Conclusions: Among patients with newly diagnosed multiple myeloma who were ineligible for autologous stem-cell transplantation, the risk of disease progression or death was significantly lower among those who received daratumumab plus lenalidomide and dexamethasone than among those who received lenalidomide and dexamethasone alone. A higher incidence of neutropenia and pneumonia was observed in the daratumumab group. (Funded by Janssen Research and Development; MAIA ClinicalTrials.gov number, NCT02252172.).
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http://dx.doi.org/10.1056/NEJMoa1817249DOI Listing
May 2019

Development and Validation of a Cytogenetic Prognostic Index Predicting Survival in Multiple Myeloma.

J Clin Oncol 2019 07 15;37(19):1657-1665. Epub 2019 May 15.

25 Institut Universitaire du Cancer de Toulouse-Oncopole and Centre de Recherches en Cancérologie de Toulouse Institut National de la Santé et de la Recherche Médicale, Toulouse, France.

Purpose: The wide heterogeneity in multiple myeloma (MM) outcome is driven mainly by cytogenetic abnormalities. The current definition of high-risk profile is restrictive and oversimplified. To adapt MM treatment to risk, we need to better define a cytogenetic risk classification. To address this issue, we simultaneously examined the prognostic impact of del(17p); t(4;14); del(1p32); 1q21 gain; and trisomies 3, 5, and 21 in a cohort of newly diagnosed patients with MM.

Methods: Data were obtained from 1,635 patients enrolled in four trials implemented by the Intergroupe Francophone du Myélome. The oldest collection of data were used for model development and internal validation. For external validation, one of the two independent data sets was used to assess the performance of the model in patients treated with more current regimens. Six cytogenetic abnormalities were identified as clinically relevant, and a prognostic index (PI) that was based on the parameter estimates of the multivariable Cox model was computed for all patients.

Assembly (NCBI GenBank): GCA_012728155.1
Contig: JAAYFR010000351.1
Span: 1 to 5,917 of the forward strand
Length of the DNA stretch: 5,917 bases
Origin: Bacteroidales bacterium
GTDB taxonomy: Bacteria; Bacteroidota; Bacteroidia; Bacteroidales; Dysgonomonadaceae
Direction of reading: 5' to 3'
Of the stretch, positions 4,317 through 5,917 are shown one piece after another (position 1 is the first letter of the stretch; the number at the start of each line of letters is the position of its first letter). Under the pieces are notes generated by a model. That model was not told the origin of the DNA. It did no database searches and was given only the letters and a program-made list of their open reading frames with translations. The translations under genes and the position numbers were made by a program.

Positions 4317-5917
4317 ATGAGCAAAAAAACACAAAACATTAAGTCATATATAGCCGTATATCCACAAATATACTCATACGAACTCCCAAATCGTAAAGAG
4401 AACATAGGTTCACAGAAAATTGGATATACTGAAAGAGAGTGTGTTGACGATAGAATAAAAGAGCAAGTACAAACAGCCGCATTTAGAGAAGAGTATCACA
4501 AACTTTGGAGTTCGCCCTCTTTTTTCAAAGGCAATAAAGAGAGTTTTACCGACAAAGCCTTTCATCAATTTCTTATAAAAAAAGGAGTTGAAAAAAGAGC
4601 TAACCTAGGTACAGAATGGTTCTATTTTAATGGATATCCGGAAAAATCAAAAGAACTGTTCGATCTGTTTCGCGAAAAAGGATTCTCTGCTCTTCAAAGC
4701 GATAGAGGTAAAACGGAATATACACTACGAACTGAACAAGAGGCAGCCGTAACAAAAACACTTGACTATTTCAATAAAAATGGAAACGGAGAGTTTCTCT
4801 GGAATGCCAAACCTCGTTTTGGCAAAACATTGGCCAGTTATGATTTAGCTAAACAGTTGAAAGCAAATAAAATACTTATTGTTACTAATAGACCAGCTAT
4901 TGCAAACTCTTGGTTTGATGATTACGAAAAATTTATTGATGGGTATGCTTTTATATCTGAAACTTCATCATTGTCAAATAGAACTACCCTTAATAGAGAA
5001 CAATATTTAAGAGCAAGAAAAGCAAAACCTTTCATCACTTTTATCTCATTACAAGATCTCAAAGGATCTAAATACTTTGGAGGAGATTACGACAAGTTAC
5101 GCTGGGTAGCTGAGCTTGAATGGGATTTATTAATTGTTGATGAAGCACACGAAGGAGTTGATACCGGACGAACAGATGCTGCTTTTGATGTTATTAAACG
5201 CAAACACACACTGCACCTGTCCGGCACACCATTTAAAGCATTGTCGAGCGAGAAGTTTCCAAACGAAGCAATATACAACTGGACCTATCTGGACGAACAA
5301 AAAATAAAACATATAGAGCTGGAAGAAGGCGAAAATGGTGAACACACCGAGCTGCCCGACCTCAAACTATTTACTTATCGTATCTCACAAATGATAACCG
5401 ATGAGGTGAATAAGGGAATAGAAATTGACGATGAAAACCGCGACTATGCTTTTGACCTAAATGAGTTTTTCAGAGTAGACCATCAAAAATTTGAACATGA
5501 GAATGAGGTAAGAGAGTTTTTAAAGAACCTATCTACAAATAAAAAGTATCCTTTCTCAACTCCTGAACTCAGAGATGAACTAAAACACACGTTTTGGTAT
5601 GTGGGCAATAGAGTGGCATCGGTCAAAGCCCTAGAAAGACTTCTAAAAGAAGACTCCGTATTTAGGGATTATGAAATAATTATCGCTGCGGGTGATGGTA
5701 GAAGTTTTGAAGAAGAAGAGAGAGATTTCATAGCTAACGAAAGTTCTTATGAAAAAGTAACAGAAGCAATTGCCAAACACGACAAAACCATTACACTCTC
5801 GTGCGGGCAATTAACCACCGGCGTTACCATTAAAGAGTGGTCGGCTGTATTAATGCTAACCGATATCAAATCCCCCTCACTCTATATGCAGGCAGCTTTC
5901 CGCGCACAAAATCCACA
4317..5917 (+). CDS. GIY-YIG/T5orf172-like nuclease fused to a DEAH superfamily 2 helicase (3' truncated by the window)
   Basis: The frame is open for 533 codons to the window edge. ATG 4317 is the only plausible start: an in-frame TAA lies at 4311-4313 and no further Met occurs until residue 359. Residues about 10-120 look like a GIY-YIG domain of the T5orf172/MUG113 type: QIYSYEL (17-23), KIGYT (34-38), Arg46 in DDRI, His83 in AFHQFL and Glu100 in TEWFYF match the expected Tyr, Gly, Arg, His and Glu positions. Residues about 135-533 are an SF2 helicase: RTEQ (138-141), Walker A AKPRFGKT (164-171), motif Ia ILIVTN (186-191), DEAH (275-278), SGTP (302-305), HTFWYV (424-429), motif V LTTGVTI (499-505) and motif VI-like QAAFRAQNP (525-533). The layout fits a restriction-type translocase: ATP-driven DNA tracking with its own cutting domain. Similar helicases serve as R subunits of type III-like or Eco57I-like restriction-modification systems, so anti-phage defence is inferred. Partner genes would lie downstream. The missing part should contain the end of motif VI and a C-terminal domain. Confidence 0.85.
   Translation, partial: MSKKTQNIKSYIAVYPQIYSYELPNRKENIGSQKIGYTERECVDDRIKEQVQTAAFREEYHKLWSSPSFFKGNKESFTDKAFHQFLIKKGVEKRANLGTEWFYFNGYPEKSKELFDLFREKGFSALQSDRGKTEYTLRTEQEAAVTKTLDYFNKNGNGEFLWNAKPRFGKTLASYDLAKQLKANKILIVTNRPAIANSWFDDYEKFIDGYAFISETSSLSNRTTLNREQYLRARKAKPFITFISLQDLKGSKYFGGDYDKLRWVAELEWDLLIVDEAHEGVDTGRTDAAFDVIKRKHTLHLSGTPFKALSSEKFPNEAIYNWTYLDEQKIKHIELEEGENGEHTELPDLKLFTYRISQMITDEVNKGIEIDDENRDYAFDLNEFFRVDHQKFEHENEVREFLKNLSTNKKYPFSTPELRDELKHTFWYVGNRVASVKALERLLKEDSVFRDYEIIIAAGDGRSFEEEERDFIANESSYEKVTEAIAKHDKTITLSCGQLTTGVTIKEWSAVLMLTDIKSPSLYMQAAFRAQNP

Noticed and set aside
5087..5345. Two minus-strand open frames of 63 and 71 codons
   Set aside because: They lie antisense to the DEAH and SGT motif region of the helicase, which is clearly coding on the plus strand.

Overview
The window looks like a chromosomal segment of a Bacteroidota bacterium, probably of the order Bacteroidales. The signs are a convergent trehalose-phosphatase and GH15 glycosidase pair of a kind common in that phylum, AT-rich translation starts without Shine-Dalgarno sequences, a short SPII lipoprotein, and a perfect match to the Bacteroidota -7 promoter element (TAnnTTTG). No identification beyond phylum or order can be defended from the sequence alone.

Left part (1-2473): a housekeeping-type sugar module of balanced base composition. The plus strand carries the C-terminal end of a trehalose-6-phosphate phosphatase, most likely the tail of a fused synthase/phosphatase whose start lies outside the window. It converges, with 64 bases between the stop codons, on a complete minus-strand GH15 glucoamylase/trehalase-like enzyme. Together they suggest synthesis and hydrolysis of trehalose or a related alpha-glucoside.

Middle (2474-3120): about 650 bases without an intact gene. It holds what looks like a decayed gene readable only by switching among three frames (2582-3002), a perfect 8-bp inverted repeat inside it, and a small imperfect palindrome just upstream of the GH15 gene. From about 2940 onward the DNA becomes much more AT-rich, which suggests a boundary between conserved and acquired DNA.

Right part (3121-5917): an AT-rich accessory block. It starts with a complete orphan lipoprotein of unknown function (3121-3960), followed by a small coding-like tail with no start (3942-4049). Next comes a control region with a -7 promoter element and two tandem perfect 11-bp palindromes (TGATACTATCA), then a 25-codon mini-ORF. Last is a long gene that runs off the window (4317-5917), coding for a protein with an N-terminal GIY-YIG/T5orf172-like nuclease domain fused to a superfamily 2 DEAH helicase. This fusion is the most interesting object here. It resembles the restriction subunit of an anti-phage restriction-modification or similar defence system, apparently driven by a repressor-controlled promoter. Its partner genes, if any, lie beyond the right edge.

Results: In all data sets, a higher PI was consistently associated with a poor survival outcome. Dependent on the validation cohorts used, hazard ratios for patients in the high-risk category for death were between six and 15 times higher than those of patients in the low-risk category. Among patients with t(4;14) or del(17p), we observed a worse survival in those classified in the high-risk category than in those in the intermediate-risk category. The PI showed good performance for discriminating between patients who died and those who survived (Harrell's concordance index greater than 70%).

Conclusion: The cytogenetic PI improves the classification of newly diagnosed patients with MM in the high-risk group compared with current classifications. These findings may facilitate the development of risk-adapted treatment strategies.
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http://dx.doi.org/10.1200/JCO.18.00776DOI Listing
http://www.ncbi.nlm.nih.gov/pmc/articles/PMC6804890PMC
July 2019

Variable BCL2/BCL2L1 ratio in multiple myeloma with t(11;14).

Blood 2018 12 14;132(26):2778-2780. Epub 2018 Nov 14.

Unit for Genomics in Myeloma, Institut Universitaire du Cancer-Oncopole, Toulouse, France.

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http://dx.doi.org/10.1182/blood-2018-09-876433DOI Listing
http://www.ncbi.nlm.nih.gov/pmc/articles/PMC6307986PMC
December 2018

Efficacy of bendamustine and rituximab in splenic marginal zone lymphoma: results from the phase II BRISMA/IELSG36 study.

Br J Haematol 2018 12 8;183(5):755-765. Epub 2018 Nov 8.

Department of Diagnostic, Clinical, and Public Health Medicine, University of Modena and Reggio Emilia, Modena, Italy.